Taiwanese American Film Shorts Panel Discussion
Seattle International Film Festival
June 29, 2018
Kane Hall, Room 210
University of Washington
Professor Yomi Braester, Ellen Y. Chang, and Belinda Qian He
Yomi Braester is professor of comparative literature and cinema studies at the University of Washington in Seattle. He has published extensively on modern Chinese literature, film, and visual culture, as well as on architecture, the politics of memory, and Israeli cinema. Among his publications are the books Witness Against History: Literature, Film, and Public Discourse in Twentieth-Century China (2003) and Painting the City Red: Chinese Cinema and the Urban Contract (2010), which received the Levenson book prize in 2012. His current book projects include “Cinephilia Besieged: Cinematic Experience and Public Discourse in the People’s Republic of China” and ”Screen City: Chinese New Media and Beijing’s Politics of Emergence.” Braester received his PhD from Yale University. In 2013, he was awarded a Guggenheim fellowship.
Ellen Y. Chang is a curator, filmmaker, and PhD scholar in video art/installation and cinema at the University of Washington. In her academic research, she has been exploring the transactional encounter between contemporary Taiwanese video art/installation, cinema, and popular culture as a process of aesthetic decolonization. Her recent work on sound and audio walks sees this relationship as borne out of the island’s complex historical relationship with China. As a simultaneous theorist and a practitioner, Ellen is moving towards more engaged, sensitive and practical understandings of how multimedia art reflects the (re-)occurring themes of everyday politics across international geographies. Ellen is currently interning with the curatorial department of the Seattle Art Museum for the Asian Art Museum’s reopening exhibition in 2019.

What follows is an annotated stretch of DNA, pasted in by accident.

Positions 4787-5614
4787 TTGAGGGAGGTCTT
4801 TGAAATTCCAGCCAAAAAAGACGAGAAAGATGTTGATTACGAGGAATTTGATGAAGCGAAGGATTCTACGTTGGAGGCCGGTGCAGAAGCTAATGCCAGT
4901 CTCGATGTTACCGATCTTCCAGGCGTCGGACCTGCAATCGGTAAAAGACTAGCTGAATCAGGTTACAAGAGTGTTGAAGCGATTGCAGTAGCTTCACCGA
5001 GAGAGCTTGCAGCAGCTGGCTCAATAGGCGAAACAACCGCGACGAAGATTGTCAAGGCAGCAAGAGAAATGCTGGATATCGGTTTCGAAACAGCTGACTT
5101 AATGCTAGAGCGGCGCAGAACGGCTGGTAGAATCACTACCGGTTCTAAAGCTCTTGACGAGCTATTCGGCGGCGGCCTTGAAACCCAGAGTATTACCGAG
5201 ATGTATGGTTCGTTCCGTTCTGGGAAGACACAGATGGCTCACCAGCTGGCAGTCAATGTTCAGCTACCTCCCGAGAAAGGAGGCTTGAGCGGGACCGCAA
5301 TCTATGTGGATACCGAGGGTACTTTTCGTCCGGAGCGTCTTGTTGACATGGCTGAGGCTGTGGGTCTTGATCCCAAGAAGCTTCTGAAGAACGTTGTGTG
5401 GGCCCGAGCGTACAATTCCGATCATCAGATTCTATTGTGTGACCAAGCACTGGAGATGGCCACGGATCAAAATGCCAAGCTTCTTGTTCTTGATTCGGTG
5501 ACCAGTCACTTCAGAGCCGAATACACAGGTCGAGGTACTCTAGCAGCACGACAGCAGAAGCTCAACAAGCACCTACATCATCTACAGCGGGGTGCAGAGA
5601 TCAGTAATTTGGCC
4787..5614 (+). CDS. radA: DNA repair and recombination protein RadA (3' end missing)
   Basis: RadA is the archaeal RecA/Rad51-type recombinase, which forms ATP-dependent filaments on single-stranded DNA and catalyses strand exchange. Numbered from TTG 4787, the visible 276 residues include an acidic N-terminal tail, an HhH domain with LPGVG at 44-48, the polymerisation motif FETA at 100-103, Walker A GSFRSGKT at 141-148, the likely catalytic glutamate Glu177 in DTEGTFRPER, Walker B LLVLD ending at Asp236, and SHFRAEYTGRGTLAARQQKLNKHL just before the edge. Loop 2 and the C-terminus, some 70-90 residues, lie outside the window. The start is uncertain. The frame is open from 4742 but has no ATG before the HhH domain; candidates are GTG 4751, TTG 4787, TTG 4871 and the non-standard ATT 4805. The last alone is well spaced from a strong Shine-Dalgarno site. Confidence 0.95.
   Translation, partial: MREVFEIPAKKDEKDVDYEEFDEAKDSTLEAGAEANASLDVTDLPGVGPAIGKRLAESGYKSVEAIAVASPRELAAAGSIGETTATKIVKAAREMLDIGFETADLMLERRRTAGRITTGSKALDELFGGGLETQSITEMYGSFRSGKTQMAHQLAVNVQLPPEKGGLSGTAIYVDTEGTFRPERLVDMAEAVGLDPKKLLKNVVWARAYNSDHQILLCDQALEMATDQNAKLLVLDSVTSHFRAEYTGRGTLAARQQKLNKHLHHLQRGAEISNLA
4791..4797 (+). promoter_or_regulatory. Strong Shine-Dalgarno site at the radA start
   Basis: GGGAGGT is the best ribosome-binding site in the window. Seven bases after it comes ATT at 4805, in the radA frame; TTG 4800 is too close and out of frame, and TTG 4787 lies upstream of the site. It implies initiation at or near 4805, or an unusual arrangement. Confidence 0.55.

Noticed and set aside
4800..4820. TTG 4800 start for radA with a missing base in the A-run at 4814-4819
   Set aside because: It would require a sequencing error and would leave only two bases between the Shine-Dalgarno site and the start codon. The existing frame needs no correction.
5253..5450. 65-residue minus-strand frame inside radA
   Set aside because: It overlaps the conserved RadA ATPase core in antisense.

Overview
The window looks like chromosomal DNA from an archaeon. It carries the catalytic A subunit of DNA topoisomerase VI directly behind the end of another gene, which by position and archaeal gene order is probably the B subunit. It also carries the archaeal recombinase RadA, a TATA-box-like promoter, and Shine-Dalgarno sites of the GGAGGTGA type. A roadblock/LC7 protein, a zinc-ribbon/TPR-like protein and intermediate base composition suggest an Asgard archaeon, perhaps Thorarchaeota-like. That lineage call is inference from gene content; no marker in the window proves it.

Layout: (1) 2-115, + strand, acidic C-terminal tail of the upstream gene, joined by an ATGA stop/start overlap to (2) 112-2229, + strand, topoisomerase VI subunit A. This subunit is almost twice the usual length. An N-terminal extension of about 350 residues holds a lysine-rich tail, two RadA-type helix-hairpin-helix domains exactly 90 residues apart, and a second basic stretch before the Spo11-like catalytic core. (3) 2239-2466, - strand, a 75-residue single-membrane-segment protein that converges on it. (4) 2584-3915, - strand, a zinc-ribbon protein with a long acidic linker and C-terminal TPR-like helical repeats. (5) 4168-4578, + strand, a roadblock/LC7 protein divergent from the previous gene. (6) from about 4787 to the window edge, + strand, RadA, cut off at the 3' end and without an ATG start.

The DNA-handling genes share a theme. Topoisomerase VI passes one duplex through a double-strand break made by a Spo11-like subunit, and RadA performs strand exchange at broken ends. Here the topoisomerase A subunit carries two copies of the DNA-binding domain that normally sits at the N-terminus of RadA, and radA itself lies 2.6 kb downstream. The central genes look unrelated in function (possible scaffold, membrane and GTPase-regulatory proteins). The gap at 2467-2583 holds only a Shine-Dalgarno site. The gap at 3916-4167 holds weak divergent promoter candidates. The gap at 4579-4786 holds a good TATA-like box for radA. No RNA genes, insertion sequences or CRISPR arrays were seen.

(Belinda) Qian He is a Ph.D. candidate in the Department of Comparative Literature, Cinema & Media at the University of Washington. She is generally interested in historical and interdisciplinary approaches to the study of East Asian cinema, visual criminology, art, and display culture, associated with atrocity, violence, and witnessing. She has published on film theory, animation, teen film, politics of childhood/memory, the Cold War aesthetics, and the Chinese Cultural Revolution. Now she is conducting a research project on image and justice across multiple Chinese-speaking worlds, funded by Asia Art Archive and The Robert H. N. Ho Family Foundation. She also works as a contributing writer, film critic, curatorial and reviewing committee member for independent film festival and film criticism competitions